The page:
Confessions of an Editor: I wrote a romance – and got rejected!
By Tessa Shapcott, Executive Editor
In my time as an editor, there have been some watershed moments: as an editorial assistant, I typed an extra zero into an advance on an author’s contract and nobody noticed until it had been signed…later (in the days before computers), I left a top author’s manuscript carefully balanced on the edge of an office waste-paper bin and the cleaner threw it away…and then there was the possibly career-limiting moment when, after a dinner, I shared a taxi back to the hotel with some suits from Harlequin and had to halt the journey to get out and be sick…all over myself (the wind was in the wrong direction)…
But the most meaningful was when I decided to write a romance and get it published – I had been senior editor of Harlequin Presents, the world’s best-selling romance line, so surely it would be a walk in the park…wouldn’t it?
I’ve rejected many manuscripts in my time and I’ve always tried to be a sensitive editor, to put myself in the writer’s shoes, to help her understand her manuscript’s strengths and also the flaws that ultimately mean it wasn’t acceptable for revision or publication. But nothing prepared me for the experience of living for months with my characters, in their world, with their fluctuating emotions and travelling with them on their journeys to a committed relationship, then letting them loose in the Mills & Boon Slush Pile–only to find that what had held me enthralled and enraptured didn’t do the same for the person had to evaluate it for publication!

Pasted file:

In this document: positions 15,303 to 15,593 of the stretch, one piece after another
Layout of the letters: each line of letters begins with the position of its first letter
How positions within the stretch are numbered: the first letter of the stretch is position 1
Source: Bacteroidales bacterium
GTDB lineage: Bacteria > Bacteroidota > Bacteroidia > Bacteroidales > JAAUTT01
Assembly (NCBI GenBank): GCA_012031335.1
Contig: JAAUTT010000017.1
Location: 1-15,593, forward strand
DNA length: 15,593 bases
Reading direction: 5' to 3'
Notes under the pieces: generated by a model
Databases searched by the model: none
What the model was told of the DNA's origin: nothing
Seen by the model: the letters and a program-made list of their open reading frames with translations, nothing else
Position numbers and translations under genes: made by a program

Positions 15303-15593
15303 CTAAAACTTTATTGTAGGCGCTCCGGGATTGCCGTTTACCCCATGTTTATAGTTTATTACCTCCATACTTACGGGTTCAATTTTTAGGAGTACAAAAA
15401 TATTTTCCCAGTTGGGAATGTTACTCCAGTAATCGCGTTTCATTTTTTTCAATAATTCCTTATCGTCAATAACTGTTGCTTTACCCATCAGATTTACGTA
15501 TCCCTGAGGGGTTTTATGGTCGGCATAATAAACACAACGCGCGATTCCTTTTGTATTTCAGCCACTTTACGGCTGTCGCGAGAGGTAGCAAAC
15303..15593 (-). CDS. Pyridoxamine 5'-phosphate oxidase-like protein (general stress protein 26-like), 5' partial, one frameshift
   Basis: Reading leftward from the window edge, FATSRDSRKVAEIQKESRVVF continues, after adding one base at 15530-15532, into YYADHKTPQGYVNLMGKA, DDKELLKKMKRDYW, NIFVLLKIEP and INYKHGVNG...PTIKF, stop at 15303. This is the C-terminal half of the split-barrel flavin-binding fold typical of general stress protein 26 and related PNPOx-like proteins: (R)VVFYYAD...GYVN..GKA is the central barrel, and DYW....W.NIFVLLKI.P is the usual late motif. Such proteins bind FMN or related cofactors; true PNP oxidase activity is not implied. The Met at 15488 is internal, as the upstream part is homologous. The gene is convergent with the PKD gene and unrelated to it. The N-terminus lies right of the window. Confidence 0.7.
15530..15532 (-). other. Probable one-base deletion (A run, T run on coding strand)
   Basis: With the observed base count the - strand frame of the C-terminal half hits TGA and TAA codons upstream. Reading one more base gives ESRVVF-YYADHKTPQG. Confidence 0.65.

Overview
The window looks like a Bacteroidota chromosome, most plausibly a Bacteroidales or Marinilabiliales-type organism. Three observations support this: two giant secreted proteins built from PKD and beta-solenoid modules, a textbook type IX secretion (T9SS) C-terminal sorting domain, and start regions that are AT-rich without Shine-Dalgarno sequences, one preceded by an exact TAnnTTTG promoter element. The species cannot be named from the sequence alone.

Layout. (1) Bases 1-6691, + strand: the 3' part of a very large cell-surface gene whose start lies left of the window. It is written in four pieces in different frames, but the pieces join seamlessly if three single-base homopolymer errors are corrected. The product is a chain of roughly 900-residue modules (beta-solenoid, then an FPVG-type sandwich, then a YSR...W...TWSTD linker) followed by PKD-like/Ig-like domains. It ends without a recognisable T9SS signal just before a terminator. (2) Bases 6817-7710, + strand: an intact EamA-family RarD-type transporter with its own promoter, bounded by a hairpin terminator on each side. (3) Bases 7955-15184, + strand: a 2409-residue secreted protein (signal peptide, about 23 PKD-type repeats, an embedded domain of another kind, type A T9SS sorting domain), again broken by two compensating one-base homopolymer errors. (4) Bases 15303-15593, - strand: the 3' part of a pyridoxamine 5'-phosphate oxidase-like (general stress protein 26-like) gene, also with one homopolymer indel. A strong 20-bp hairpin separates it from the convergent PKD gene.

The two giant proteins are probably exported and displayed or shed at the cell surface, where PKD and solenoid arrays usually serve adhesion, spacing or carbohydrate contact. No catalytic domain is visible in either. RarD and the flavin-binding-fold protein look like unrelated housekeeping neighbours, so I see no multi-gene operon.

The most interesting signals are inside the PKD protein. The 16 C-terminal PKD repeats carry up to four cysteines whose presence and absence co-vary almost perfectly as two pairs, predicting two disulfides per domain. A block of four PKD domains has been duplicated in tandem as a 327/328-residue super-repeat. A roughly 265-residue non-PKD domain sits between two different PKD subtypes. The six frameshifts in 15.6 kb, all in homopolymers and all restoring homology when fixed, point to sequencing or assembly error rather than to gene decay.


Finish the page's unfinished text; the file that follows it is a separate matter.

I sent in my manuscript under a pseudonym from a friend’s address. The editor who replied was right about why my story didn’t cut it; the minute I saw her comments, I could have kicked myself: I had made some of the fundamental writing errors about which I challenged others every working day! But after the humiliation had passed, I realised that though perhaps I don’t have what it takes to be a great writer, I had gained a valuable piece of emotional intelligence about how it feels to be a writer, to pour your heart out on the page and then put yourself and your characters up for intense scrutiny, to be challenged and maybe even criticised. I also understood the difference between a person who can write and a great writer—it’s whether your personal vision has universality; most of us are fine having our own point of view; a few of us see something that everyone can share.